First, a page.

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股市走势能影响特朗普连任吗?

Ben Carlson 2019年08月11日

成功连任的总统在第二次参选前都没有遭遇到经济衰退。

2019年8月5日,美国总统唐纳德·特朗普在白宫外交官接待室发表讲话。图片来源:Alex Wong—Getty Images

在7月26日创历史新高后,标普500指数连跌六天,下滑6%。许多人都把股市迅速回落归咎于特朗普总统的对华贸易战以及人民币汇率大幅下降造成紧张局势不断升级。

这不是美国股市第一次如此迅速地下挫,也不会是最后一次。但在大选年还有几个月就要到来的情况下,值得考虑一下不利行情延续到2020年对特朗普总统的连任可能性会有什么样的影响。

1928年至今,美国已经进行了23次总统选举,其中标普500指数在大选年下跌的只有四次(最近的一次是2008年,跌幅为37%)。另外,现任总统谋求连任的有13次。

在上述13次现任总统谋求连任的选举中,标普500指数收益率为负的只有两次,分别是1932年和1940年,该指数分别下跌了8.6%和10.7%。1932年,富兰克林·罗斯福击败了意图连任的赫伯特·胡佛;1940年罗斯福则实现连任,战胜了对手文多尔·威尔吉。因此,就现任总统谋求连任时股市是否下跌而言,并无太多先例可循。

经济,愚蠢

1992年比尔·克林顿向当时的总统老布什发起挑战时,其竞选助手詹姆斯·卡维尔在克林顿的选举总部挂起了一面牌子,上面写着需重视的三大要点:

1. 改变还是更多地保持原样

2. 经济,愚蠢

3. 别忘了医疗

在决定总统的连任可能性方面,这块牌子上的第二条可能远比股市重要。1928年至今,在现任总统谋求连任的13次尝试中,失败的只有三次,而且都出现在衰退刚刚过去的时候。

富兰克林·罗斯福在1932年轻松击败了当时的总统赫伯特·胡佛,而1929年胡佛上任时美国正要出现大萧条,许多人都觉得胡佛的政策实际上让大萧条期间的情况变得更加糟糕。

1980年,罗纳德·里根战胜了总统吉米·卡特,而当年的经济衰退一直延续到了夏天,失业率一度接近8%。利率快速上升,通胀率也失去了控制。里根以压倒性优势当选。

现任总统最后一次谋求连任失败是在1992年,当时克林顿的重点是“经济,愚蠢”。这句口号起作用的原因是1990年夏天出现的美国经济衰退一直延续到了1991年大选期间。失业率最高几乎达到8%。20世纪90年代初,美国许多地区的房价都出现了几十年来的最大跌幅。

其他谋求连任并且成功的总统(罗斯福、艾森豪威尔、尼克松、里根、克林顿、小布什和奥巴马)在第二次参选前都没有遭遇到经济衰退。

熊市,无衰退

股市明年暴跌,从而在经济未衰退时陷入熊市的可能性一直存在。以前出现过这种情况,今后也仍然有可能发生,原因是投资者不是非常善于通过股价来预测经济走势。

1945年以来,标普500指数在经济没有衰退时下跌10%或更多的情况出现过18次,其中的6次形成了熊市。

After hitting new all-time highs on July 26, the S&P 500 was then down six days in a row, falling 6%. Many are blaming this swift correction on President Trump’s trade war with China and the escalating tensions from the massive currency devaluation in the Yuan.

This is not the first time the stock market has fallen so quickly nor will it be the last. But as we head into an election year in several months, it’s worth considering what could happen to President Trump’s re-election hopes if the market’s woes spill into 2020.

Going back to 1928, there have been 23 presidential elections. Only 4 of those 23 elections experienced a loss in the S&P 500 during the election year itself (the most recent being the 37% loss in 2008). In 13 of those elections, the sitting president was seeking re-election.

The S&P 500 saw a negative return in just two of those re-election years, 1932 and 1940. Stocks were down 8.6% and 10.7%, respectively in those years. In 1932, FDR defeated Herbert Hoover, who lost his re-election bid while FDR was re-elected in 1940 over Wendell Willkie. So there’s not much precedent in terms of stocks seeing a down year during a re-election campaign.

The economy, stupid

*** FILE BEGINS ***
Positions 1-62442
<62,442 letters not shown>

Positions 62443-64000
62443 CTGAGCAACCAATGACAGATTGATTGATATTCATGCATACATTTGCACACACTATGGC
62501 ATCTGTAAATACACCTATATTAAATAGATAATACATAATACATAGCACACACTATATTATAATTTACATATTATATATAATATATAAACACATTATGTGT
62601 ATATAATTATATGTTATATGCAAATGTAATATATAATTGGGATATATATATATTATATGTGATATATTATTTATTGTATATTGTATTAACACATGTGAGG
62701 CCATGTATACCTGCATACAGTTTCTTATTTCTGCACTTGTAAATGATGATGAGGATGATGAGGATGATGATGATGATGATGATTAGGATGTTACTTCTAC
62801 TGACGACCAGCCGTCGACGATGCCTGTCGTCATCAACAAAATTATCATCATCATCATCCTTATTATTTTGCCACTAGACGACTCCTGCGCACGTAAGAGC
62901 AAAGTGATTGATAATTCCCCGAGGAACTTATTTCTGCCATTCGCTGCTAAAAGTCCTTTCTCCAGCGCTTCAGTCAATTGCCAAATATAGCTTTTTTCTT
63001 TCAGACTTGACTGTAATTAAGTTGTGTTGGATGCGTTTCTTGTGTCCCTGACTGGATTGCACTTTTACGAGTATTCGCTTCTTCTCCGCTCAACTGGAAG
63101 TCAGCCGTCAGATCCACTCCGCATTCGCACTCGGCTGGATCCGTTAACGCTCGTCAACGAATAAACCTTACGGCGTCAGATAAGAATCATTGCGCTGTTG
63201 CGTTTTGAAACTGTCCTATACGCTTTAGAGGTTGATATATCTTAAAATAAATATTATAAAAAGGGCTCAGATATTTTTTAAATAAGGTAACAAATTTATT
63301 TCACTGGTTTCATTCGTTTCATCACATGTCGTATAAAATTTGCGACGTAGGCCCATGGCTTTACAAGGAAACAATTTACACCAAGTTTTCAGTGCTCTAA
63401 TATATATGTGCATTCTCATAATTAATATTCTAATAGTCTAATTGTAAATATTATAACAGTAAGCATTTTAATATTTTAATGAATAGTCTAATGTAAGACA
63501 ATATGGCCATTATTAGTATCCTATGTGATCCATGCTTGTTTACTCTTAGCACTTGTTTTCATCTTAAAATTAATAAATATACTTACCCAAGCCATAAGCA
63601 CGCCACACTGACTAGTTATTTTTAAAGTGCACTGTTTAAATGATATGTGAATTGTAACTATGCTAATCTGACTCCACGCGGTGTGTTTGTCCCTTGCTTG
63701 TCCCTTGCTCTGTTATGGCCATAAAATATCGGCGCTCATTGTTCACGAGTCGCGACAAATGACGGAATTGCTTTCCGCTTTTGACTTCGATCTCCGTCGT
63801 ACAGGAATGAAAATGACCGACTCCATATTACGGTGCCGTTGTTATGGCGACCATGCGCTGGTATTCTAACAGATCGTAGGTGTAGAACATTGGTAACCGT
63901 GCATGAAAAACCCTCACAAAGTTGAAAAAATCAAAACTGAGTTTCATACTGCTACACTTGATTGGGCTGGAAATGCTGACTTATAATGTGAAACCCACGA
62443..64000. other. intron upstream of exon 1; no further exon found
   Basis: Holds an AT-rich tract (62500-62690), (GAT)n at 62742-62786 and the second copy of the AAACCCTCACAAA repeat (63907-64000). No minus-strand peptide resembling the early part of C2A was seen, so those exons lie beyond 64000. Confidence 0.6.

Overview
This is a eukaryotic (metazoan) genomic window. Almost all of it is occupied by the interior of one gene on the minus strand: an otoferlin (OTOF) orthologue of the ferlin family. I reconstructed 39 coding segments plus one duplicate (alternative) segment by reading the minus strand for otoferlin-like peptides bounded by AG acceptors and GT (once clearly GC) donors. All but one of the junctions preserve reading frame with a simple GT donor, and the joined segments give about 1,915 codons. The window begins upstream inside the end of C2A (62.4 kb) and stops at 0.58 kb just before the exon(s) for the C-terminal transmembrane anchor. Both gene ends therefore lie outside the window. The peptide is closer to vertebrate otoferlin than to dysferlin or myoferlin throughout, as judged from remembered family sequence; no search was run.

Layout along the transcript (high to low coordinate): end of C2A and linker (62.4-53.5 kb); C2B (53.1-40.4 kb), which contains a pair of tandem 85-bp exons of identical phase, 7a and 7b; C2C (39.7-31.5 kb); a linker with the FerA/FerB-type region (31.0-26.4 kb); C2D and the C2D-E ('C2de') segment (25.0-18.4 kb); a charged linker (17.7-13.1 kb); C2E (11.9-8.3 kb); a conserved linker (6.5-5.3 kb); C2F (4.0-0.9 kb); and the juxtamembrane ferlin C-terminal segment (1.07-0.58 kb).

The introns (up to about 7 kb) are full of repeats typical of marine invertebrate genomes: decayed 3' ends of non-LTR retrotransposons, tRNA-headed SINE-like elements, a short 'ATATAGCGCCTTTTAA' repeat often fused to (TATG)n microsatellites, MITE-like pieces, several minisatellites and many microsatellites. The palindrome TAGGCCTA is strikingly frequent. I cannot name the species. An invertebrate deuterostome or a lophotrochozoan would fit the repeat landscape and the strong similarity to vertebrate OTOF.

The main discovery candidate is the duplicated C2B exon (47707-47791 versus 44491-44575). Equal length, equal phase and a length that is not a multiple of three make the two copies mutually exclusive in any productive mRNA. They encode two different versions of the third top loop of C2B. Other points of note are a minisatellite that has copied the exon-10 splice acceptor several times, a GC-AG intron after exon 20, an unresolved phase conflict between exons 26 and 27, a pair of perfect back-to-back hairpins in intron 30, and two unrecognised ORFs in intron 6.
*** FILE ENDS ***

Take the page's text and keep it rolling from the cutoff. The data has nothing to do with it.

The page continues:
When Bill Clinton ran against then-President George H.W. Bush in 1992, James Carville hung a sign in the Clinton campaign headquarters with three phrases on it for what to focus on:

1. Change vs. more of the same

2. The economy, stupid

3. Don’t forget healthcare

Number two on the list is likely far more important than the stock market in determining a president’s re-election chances. Out of the 13 times a president has been up for re-election going back to 1928, there were only three times when the incumbent lost the presidency. Each of those instances came just after a recession.

Franklin D. Roosevelt handily defeated Herbert Hoover, the incumbent president, in 1932. The country was just about to enter the Great Depression when Hoover took office in 1929, and many felt his policies actually made things worse throughout the economic carnage.

Ronald Reagan defeated then-President Jimmy Carter in 1980, a year in which the country experienced a recession that lasted well into the summer and saw the unemployment rate spike to nearly 8%. This was also during a period of rapidly rising interest rates and runaway inflation. Reagan won by a landslide.

The last time a sitting president lost their re-election bid was in the 1992 election when Clinton focused on “the economy, stupid.” This slogan worked because the U.S. economy slid into a recession during the summer of 1990 that lasted well into the 1991 campaign trail. The unemployment rate topped out at almost 8%. The early-1990s was also a time where real estate prices fell in many regions the most they had in decades.

None of the other incumbent presidents who ran for re-election in that time and were victorious (Roosevelt, Eisenhower, Nixon, Reagan, Clinton, Bush and Obama) were forced to deal with a recession in the run-up to the election.

Bear market, no recession

It’s always possible the stock market could crash next year and go into a bear market outside of a recession. This has happened in the past and it will likely happen in the future as investors aren’t very good at forecasting the economy through stock prices.

Since 1945, there have been 18 instances where the S&P 500 sold off 10% or worse outside of a recession. Six of those sell-offs would constitute bear markets.

不过,就算美股在选举前确实下跌,总统连任面临的最大经济风险也还是经济放缓。盖洛普的一项调查显示,以各种形式持有股票的人约占美国人口的一半。但股票往往集中在上层,或者说美国10%的富人持有几乎九成股票。因此,股市已经不像以前那样具有平民特色。

衰退的影响更深远,因为人们会失业,他们的住房可能贬值,公司也会倒闭。这时人们会对政客感到愤怒。经济滑坡时股市也可能下跌,但就总统连任的可能性而言,经济看来比股市重要。(财富中文网)

译者:Charlie

审校:夏林

But even if the stock market did fall between now and the election, an economic slowdown would still likely be the president’s biggest economic risk for re-election. According to a Gallup poll, roughly half of Americans own stocks in some form. But those holdings tend to be concentrated at the top, with the top 10% in wealth owning almost 90% of the stocks in the U.S. So the stock market doesn’t have a hold over the populace as it once did.

Recessions are felt more far and wide because people lose jobs, their housing prices likely fall, and businesses fail. That’s when people become angry at politicians. Stocks would also likely fall in an economic slowdown but it appears the economy is more important than the stock market when it comes to re-election chances for the president.

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